The technical communications system used for transmitting nuclear dispersal, weapons integration, and nuclear use orders as well as the codes necessary to arm the various devices is now separated from the systems used for conventional military operations.51 Unlike the Indian nuclear deterrent which is dominated by civilians in key roles throughout the release sequence, the Pakistani nuclear management system is manned, controlled, and supervised primarily by the military. At the highest levels, the National Command Authority is personified by a civilian Prime Minister, who presides over a joint civilian-military decision apparatus, but in practice the Chief of Army Staff, along with his uniformed subordinates especially in the SPD, retain preeminent decision-making powers with respect to the development, acquisition, deployment and use of Pakistan’s nuclear weapons.52 The Pakistani armed forces treat their nuclear assets seriously as usable instruments and, accordingly, have managed nuclear operations with an eye to emphasizing “positive control”—the assurance that nuclear weapons can be employed when authorized—during a conflict, while simultaneously attempting to maximize “negative control” both in peacetime and prior to any legitimate nuclear release. Managing the inherent dilemmas associated with this approach has required dramatic increases in organizational capacity for supervising the steadily expanding nuclear arsenal intended for executing large-scale strategic attacks primarily on India but against other extra-regional powers as appropriate.53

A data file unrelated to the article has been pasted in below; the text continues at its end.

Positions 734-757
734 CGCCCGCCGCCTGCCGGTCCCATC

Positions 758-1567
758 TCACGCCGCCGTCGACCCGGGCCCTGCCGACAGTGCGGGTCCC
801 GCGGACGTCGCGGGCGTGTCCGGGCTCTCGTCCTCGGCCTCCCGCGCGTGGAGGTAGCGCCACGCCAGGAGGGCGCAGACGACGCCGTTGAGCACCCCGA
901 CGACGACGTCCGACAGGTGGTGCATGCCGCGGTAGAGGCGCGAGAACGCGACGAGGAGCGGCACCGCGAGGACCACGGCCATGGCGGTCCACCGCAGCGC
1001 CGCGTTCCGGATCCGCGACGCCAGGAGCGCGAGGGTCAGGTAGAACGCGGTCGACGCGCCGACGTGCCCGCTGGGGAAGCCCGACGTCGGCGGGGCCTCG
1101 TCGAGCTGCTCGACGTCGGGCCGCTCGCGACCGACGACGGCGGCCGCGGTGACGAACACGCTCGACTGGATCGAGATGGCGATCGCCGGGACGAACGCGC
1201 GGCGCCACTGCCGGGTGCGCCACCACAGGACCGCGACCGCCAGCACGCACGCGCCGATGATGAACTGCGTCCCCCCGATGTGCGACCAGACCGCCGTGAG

For a force that plans to use nuclear weapons first and possibly extensively depending on wartime circumstances, the extent of integration between Pakistan’s nuclear and conventional war plans is unclear. Because Pakistan may have to use nuclear weapons first or even early in any future war with India—the latter issue is still ambiguous—the idea of full nuclear and conventional force integration is appealing but exceptionally difficult to achieve especially when tactical nuclear weapons are involved. Beyond issues relating to the security of such weapons in a wartime context, the impact of nuclear use and the necessity to anticipate a comparable counter-response have significant consequences for the Pakistan Army’s ability to mount a robust conventional defense. It is unclear whether the Pakistani military has figured out solutions to this conundrum—even NATO forces did poorly on this issue during the Cold War—but implementing effective conventional-nuclear integration would be critical even if Pakistan’s current plans emphasize only discrete nuclear use.